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The Caribbean

R:The Caribbean is a region that consists of the Caribbean Sea, its islands (some
surrounded by the Caribbean Sea and some bordering both the Caribbean Sea and
the North Atlantic Ocean), and the surrounding coasts. The region is southeast of
the Gulf of Mexico and the North American mainland, east of Central America, and
north of South America.
M: Situated largely on the Caribbean Plate, the region comprises more than 700
islands, islets, reefs, and cays. These islands generally form island arcs that
delineate the eastern and northern edges of the Caribbean Sea. The Caribbean
islands, consisting of the Greater Antilles on the north and the Lesser Antilles on the
south and east (including the Leeward Antilles), are part of the somewhat larger
West Indies grouping, which also includes the Lucayan Archipelago (comprising The
Bahamas and Turks and Caicos Islands) north of the Greater Antilles and Caribbean
Sea. In a wider sense, the mainland countries of Belize, Guyana, and Suriname may
be included.

R:The geography and climate in the Caribbean region varies: Some islands in the
region have relatively flat terrain of non-volcanic origin. These islands include Aruba
(possessing only minor volcanic features), Barbados, Bonaire, the Cayman Islands,
Saint Croix, the Bahamas, and Antigua. Others possess rugged towering mountainranges like the islands of Cuba, Hispaniola, Puerto Rico, Jamaica, Dominica,
Montserrat, Saba, Saint Kitts, Saint Lucia, Saint Thomas, Saint John, Tortola,
Grenada, Saint Vincent, Guadeloupe, Martinique, and Trinidad & Tobago.
M: Definitions of the terms Greater Antilles and Lesser Antilles often vary. The Virgin
Islands as part of the Puerto Rican bank are sometimes included with the Greater
Antilles. The term Lesser Antilles is often used to define an island arc that includes
Grenada but excludes Trinidad and Tobago and the Leeward Antilles. The climate of
the area is tropical but rainfall varies with elevation, size, and water currents (cool
upwellings keep the ABC islands arid). Warm, moist tradewinds blow consistently
from the east creating rainforest/semidesert divisions on mountainous islands.
Occasional northwesterlies affect the northern islands in the winter. The region
enjoys year-round sunshine, divided into 'dry' and 'wet' seasons, with the last six
months of the year being wetter than the first half.

R: The Caribbean islands are remarkable for the diversity of their animals, fungi and
plants, and have been classified as one of Conservation International's biodiversity

hotspots because of their exceptionally diverse terrestrial and marine ecosystems,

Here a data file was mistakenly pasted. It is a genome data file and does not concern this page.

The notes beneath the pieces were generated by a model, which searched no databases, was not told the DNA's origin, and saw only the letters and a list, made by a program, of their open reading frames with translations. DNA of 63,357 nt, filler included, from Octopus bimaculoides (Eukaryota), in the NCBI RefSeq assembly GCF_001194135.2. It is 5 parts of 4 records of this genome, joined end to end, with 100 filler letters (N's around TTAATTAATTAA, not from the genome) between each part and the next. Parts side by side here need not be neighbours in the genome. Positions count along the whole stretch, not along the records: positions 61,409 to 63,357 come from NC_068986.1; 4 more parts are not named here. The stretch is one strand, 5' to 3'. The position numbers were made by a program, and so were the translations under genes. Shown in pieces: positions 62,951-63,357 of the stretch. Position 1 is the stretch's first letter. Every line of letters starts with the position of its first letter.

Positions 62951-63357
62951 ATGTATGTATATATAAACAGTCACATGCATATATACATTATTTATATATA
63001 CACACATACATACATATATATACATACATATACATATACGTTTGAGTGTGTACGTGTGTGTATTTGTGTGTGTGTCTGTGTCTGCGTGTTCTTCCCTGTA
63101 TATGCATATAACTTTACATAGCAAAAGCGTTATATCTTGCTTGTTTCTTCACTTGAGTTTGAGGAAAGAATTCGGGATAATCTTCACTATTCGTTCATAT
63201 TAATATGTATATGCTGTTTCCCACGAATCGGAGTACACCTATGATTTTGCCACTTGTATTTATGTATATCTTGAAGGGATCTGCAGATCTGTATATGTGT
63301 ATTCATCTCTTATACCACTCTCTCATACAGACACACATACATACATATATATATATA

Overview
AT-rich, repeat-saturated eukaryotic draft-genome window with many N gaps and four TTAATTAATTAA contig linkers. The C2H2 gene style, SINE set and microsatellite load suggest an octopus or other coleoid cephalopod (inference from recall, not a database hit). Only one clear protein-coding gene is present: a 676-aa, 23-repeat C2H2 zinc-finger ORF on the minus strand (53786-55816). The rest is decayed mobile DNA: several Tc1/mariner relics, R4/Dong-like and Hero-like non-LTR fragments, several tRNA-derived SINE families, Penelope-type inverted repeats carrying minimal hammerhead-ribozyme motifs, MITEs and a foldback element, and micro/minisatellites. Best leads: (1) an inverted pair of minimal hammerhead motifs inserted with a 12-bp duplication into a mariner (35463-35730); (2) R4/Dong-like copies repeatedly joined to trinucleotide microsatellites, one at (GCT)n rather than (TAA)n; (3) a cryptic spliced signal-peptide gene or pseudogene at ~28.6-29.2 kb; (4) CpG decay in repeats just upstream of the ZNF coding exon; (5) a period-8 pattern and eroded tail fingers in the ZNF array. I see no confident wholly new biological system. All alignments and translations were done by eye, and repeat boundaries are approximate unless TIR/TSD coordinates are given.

ranging from montane cloud forests to cactus scrublands. The region also contains
about 8% (by surface area) of the world's coral reefs[17] along with extensive
seagrass meadows,[18] both of which are frequently found in the shallow marine
waters bordering island and continental coasts off the region.
R: The Caribbean islands are remarkable for the diversity of their animals, fungi and
plants, and have been classified as one of Conservation International's biodiversity
hotspots because of their exceptionally diverse terrestrial and marine ecosystems,
ranging from montane cloud forests to cactus scrublands. The region also contains
about 8% (by surface area) of the world's coral reefs[17] along with extensive
seagrass meadows,[18] both of which are frequently found in the shallow marine
waters bordering island and continental coasts off the region.

M: For the fungi, there is a modern checklist based on nearly 90,000 records derived
from specimens in reference collections, published accounts and field observations.
That checklist includes more than 11250 species of fungi recorded from the region.
As its authors note, the work is far from exhaustive, and it is likely that the true total
number of fungal species already known from the Caribbean is higher. The true total
number of fungal species occurring in the Caribbean, including species not yet
recorded, is likely far higher given the generally accepted estimate that only about
7% of all fungi worldwide have been discovered. Though the amount of available
information is still small, a first effort has been made to estimate the number of
fungal species endemic to some Caribbean islands. For Cuba, 2200 species of fungi
have been tentatively identified as possible endemics of the island; for Puerto Rico,
the number is 789 species; for the Dominican Republic, the number is 699 species;
for Trinidad and Tobago, the number is 407 species.

R:1. The Caribbean comprises more than 700 islands, islets, reefs and caves. The
islands are divided into different island groups. Theres

the Lucayan Archipelago (f.e. the Bahamas)


the Greater Antilles (f.e. Cuba)
the Lesser Antilles, with sub island groups the Leeward Antilles (f.e. Aruba), the
Leeward Islands (f.e.Antigua) and the Windward Islands (f.e. Grenada)

Source: Flickr tribbles1971

M:2. About only 2% of the Caribbean Islands is actually inhabited.

R:3. Most of the inhabitants of the Caribbean Islands are descendants of African slaves
who were brought to the islands by European colonial powers to work on the sugar
plantation. They stayed on the islands after the slavery had ended.

Source: Flickr Kamoteirs (A New Beginning)

M:4. Dominant languages in the Caribbean region are Spanish, English, Dutch, Haitian
Creole and Papiamento
R:5. Parts of all four Pirates of the Caribbean movies (The Curse of the Black Pearl,
Dead Mans Chest, At Worlds End and On Stranger Tides), starring Johnny Depp,
Orlando Bloom and Keira Knightley, were filmed in the Caribbean.

Source: Flickr NeitherFanboy

M:6. Jamaica was the scene of the very first James Bond film, Dr. No.

Source: Flickr ThomashDevenishek

R:7. The shortest runway on earth, not more than 1,300 feet long, can be found at the
Caribbean island of Saba.

Source: Flickr Serge Melki